pricing model does not hold, efficiency may be rejected because of an inadequate specification of the returns even though relevant information may be incorporated in prices. In general there is no way of determining if market inefficiency, the pricing model or some combination of the two is the reason for the rejection (Fama, 2014). This difficulty, known as the joint hypothesis problem, makes the choosing of a reasonable pricing model a crucial part of testing EMH.

### 3.2 The Random Walk Hypothesis

The theory of random walks in stock prices dates back to 1900 when Louis Bachelier presented his dissertation The Theory of Speculation. Fama defines a market to be a random walk market if "successive price changes in individual securities are independent" (Fama, 1965 pp.

56). If price changes are independent, and transaction costs are ignored, complicated trading strategies will not be more successful than a simple buy and hold strategy, since the price development of securities cannot be predicted.

The notion that price development is unpredictable is consistent with the random walk hypothesis (RWH), which says that the movement of stock prices cannot be distinguished from a those of a random walk (Fama, 1965; Malkiel, 2005). This is the same as to say that the development of a partial sum of a sequence of independent random numbers is equally unpredictable as the future path of the asset prices. According to Fama, the random walk hypothesis is not an exact description of real asset price behaviour (Fama, 1965). Even so, the dependence structure may be weak enough to consider RWH to be a reasonable approximate description of the movements of stock prices (Fama, 1965).

### 3.3 Random Walks and Efficient Markets

If the movements of stock prices are indistinguishable from those of a random walk investors cannot possibly predict returns and hence the efficient market hypothesis is associated with the idea that stock prices follow a random walk (Malkiel, 2003). It would be misleading to talk about any strict logical implications. The market could follow a walk because investors choose assets at random. While this is not likely, it illustrates that a random walk in prices is not a sufficient condition for market efficiency. Conversely, in the context of this thesis, as returns are divided into states one may find that one can predict the direction of stock price movements, but not the magnitude of a rise or a fall in price. Therefore, a test of RWH may lead to a situation where something can be said about the behaviour of the stock market, but where it is still impossible to beat the market consistently.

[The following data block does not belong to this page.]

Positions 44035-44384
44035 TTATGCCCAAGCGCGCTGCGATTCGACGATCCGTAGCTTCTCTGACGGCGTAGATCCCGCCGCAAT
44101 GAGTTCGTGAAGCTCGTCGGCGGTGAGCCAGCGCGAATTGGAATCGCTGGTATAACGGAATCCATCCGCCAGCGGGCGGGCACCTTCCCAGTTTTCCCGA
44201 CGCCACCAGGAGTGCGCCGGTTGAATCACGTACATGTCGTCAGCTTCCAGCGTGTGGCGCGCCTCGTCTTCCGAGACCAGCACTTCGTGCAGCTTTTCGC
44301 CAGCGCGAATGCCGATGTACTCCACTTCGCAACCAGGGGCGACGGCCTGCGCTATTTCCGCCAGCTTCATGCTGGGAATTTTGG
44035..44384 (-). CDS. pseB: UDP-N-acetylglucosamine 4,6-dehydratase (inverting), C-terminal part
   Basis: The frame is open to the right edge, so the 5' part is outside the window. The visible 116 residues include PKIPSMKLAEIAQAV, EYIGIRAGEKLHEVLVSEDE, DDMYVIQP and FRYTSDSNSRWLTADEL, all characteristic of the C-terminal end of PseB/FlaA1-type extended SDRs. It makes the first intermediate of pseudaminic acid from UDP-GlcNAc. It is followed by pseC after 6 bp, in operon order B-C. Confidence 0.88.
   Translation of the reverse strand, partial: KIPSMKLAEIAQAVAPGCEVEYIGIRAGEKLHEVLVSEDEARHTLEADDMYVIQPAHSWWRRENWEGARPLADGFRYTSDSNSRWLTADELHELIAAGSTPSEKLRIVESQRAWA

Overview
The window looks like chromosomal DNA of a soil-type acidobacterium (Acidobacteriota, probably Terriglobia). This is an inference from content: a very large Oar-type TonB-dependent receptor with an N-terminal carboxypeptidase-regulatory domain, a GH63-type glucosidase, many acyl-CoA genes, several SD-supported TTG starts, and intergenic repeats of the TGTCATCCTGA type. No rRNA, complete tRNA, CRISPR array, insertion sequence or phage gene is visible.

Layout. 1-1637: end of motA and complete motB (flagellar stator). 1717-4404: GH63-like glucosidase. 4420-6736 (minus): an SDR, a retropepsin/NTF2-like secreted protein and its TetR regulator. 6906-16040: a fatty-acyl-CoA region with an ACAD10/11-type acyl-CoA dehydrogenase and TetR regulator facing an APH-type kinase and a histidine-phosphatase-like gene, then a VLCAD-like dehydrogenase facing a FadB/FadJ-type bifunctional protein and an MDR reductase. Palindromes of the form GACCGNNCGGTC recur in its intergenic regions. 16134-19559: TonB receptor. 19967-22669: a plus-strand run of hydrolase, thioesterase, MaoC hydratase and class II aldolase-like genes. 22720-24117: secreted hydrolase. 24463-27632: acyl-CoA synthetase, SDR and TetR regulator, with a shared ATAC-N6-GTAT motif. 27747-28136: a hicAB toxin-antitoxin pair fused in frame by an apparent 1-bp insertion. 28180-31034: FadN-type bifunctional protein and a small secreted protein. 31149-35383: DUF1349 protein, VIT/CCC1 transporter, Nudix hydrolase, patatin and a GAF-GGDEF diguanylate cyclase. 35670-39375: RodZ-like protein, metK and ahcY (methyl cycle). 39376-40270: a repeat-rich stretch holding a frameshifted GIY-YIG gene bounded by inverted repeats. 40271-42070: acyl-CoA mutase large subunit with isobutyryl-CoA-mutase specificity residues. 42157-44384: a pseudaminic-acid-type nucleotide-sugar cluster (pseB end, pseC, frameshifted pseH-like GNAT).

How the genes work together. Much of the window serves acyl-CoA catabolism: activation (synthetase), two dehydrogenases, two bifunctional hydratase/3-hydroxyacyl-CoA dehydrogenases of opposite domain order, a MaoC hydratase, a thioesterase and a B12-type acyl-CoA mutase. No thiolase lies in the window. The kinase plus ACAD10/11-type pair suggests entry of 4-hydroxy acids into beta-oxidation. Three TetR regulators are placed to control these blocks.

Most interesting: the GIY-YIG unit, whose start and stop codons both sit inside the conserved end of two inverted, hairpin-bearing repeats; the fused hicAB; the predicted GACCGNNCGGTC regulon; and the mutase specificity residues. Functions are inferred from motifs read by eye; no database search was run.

How the efficient market hypothesis is related to the random walk hypothesis has been a highly debated topic in the field of finance (cf. Lo & MacKinlay, 2002; Malkiel, 2003). The relationship between RWH and EMH cannot be explained in terms of sufficiency and necessity (Lo & MacKinlay, 2002). However, economic literature (cf. Fama, 1991, 2014), suggests that a random walk in stock prices is consistent with the efficient market hypothesis, and in many studies (cf. Fama & Blume, 1966; Jensen, 1978) EMH and random walks in stock prices are evaluated in the same context. In this paper random walk behaviour in stock prices will be considered to be an indication of market efficiency and, inversely, non-random walk behaviour will be seen as evidence, but not as proof, of market inefficiency. There will, however, be no deeper evaluation of the relationship between the two.

### 3.4 Markov Theory

Basic theory on Markov chains is presented in this section. It starts with the definition and some properties of first-order Markov chains (in the first subsection simply referred to as Markov chains), and then extends the definition and properties of first-order Markov chains to higher-order Markov chains.

3.4.1 First-Order Markov Chains

Consider a set of states S = {s_{1}, s_{2}, ...}, henceforth referred to as a state space, and a discrete
time random process {X_{n}: n ∈ N} that moves, or transitions, from one state in the state

4

space to another. The process is called a Markov chain if the probability distribution of the future state is independent of all previous states except for the current one. The formal mathematical definition of a Markov chain is given below:

Definition 3.1. Let S be a countable state space. The process {Xn: n ∈ N} is a Markov chain if it satisfies the Markov property:

P(Xn= j|X_{n−1}= i_{n−1}, . . . , X_{0}= i_{0}) = P(Xn= j|X_{n−1}= i_{n−1}) (1)

∀n ≥ 1, ∀i0, . . . , in−1, j ∈ S.^{1}